Corruption in the post-Tiananmen era exhibits distinct characteristics not found in the 1980s, such as astronomical sums of money looted by officials, their family members, and their cronies in the private sector, large networks of co-conspirators, and the sale of public office. By examining the evolution of Chinese economic and political institutions since the early 1990s, we can trace the emergence of crony capitalism to two critical changes in the control of property rights of the assets owned by the state and the personnel management of the officials the ruling Communist Party. The cumulative effects of these changes have dramatically decentralized the control of public property without clarifying their ownership and granted local party chiefs unprecedented personnel power. Consequently, local political and business elites gain greater incentives and opportunities to collude with each other in looting the assets nominally owned by the state. The insights from a sample of 260 prosecuted cases of corruption involving multiple officials and businessmen suggest that crony capitalism in China has evolved into a decentralized kleptocracy with its own market rules and dynamics.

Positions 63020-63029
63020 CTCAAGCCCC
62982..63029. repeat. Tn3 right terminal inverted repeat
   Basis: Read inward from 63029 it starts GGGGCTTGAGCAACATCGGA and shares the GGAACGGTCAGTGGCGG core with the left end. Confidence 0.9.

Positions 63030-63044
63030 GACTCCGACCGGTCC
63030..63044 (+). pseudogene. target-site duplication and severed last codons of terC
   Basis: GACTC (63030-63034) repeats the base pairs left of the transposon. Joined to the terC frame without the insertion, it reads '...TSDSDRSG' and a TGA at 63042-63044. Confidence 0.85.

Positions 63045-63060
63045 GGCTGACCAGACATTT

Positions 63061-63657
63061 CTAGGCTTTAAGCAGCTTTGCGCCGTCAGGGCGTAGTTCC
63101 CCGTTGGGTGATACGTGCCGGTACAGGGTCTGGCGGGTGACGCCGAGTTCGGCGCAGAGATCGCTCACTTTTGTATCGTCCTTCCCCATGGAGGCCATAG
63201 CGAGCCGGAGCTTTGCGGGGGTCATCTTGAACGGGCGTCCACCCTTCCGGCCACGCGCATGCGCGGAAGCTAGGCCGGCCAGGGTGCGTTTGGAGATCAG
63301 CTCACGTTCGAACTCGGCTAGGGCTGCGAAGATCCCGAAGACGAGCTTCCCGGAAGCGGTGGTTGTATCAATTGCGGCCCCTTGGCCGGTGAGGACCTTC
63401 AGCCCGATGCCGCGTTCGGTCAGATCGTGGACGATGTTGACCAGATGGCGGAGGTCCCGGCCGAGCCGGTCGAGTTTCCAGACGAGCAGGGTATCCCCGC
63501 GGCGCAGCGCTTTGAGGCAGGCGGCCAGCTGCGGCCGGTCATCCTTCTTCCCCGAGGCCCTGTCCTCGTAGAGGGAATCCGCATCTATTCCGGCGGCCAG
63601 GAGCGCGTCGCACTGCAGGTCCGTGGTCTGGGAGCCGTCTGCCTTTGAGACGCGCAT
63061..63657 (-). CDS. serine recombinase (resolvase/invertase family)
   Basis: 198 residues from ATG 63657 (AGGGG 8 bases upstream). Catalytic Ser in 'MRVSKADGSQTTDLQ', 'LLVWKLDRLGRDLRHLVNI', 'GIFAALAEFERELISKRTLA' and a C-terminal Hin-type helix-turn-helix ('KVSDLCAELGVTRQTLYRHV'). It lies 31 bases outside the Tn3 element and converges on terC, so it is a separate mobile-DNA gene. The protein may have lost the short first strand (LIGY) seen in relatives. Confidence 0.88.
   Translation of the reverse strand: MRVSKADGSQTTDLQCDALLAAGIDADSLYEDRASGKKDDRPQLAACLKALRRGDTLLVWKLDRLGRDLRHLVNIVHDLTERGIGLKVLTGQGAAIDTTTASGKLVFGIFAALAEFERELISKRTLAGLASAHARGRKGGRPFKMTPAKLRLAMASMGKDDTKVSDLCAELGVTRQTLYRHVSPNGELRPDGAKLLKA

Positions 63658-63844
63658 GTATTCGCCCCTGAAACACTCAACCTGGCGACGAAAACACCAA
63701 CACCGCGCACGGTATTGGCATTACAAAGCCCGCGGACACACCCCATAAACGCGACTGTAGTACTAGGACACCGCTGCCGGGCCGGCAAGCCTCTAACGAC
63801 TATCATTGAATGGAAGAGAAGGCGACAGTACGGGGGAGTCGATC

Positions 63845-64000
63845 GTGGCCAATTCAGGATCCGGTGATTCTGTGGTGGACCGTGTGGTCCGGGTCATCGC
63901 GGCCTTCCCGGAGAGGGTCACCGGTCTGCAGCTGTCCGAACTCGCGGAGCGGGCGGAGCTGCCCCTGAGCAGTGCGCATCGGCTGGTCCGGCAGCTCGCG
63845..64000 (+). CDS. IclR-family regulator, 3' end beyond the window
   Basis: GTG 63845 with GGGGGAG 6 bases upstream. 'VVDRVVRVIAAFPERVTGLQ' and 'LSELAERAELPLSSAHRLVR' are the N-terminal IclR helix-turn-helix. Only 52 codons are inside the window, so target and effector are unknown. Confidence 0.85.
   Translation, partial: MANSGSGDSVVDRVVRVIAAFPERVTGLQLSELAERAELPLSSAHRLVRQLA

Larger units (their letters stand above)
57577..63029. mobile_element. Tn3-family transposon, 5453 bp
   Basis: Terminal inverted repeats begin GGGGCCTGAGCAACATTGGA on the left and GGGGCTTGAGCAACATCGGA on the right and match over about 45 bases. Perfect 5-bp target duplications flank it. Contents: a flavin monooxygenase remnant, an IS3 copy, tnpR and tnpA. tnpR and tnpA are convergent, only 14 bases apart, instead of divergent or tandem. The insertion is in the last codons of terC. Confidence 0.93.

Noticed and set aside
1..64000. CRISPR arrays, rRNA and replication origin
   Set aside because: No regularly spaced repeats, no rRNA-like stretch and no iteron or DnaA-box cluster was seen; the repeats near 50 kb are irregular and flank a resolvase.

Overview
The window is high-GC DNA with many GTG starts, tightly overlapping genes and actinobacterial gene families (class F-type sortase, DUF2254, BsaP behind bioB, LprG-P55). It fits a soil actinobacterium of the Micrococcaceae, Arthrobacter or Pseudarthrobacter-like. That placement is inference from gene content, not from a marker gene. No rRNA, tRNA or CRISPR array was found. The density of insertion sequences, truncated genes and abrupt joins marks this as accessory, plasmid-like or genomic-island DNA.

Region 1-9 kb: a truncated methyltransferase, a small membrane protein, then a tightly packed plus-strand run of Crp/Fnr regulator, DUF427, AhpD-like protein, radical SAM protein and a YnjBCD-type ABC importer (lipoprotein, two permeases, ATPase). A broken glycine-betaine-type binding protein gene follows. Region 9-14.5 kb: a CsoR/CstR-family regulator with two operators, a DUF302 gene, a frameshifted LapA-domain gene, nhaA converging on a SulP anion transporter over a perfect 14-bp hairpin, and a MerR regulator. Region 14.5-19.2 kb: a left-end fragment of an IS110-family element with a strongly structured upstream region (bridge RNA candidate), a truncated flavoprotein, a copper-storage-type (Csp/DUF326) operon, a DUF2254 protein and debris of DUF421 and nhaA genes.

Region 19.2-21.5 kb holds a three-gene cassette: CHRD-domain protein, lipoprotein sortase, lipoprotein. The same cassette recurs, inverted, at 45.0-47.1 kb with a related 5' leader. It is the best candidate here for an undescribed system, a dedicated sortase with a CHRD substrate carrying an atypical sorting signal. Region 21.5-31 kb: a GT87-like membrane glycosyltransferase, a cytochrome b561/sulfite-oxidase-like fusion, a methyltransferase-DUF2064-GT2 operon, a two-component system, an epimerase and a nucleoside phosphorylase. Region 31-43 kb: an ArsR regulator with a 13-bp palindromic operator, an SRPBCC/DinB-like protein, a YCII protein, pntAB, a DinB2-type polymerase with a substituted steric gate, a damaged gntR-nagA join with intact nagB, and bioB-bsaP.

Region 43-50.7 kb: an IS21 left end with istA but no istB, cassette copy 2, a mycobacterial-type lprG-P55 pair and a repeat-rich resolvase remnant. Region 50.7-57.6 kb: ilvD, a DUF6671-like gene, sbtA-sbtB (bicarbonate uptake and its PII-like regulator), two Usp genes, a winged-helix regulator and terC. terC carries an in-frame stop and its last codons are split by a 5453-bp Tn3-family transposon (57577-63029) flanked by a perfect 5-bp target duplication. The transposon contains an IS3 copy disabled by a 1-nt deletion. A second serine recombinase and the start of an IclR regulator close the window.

About the Speaker
Minxin Pei is the Tom and Margot Pritzker '72 Professor of Government and directs the Keck Center for International and Strategic Studies at Claremont McKenna College. He is also a non-resident senior fellow at the German Marshall Fund of the United States. Pei has published in Foreign Affairs, Foreign Policy, The New York Times, The Financial Times, the Wall Street Journal, Project Syndicate, Fortune.com, Nikkei Asian Review, and many scholarly journals and edited volumes. He is the author of China’s Crony Capitalism: The Dynamics of Regime Decay (Harvard, 2016); China's Trapped Transition: The Limits of Developmental Autocracy (Harvard, 2006) and From Reform to Revolution: The Demise of Communism in China and the Soviet Union (Harvard, 1994). Pei was a senior associate at the Carnegie Endowment for International Peace (1999-2009) and an assistant professor of politics at Princeton University (1992-1998).
After the Seminar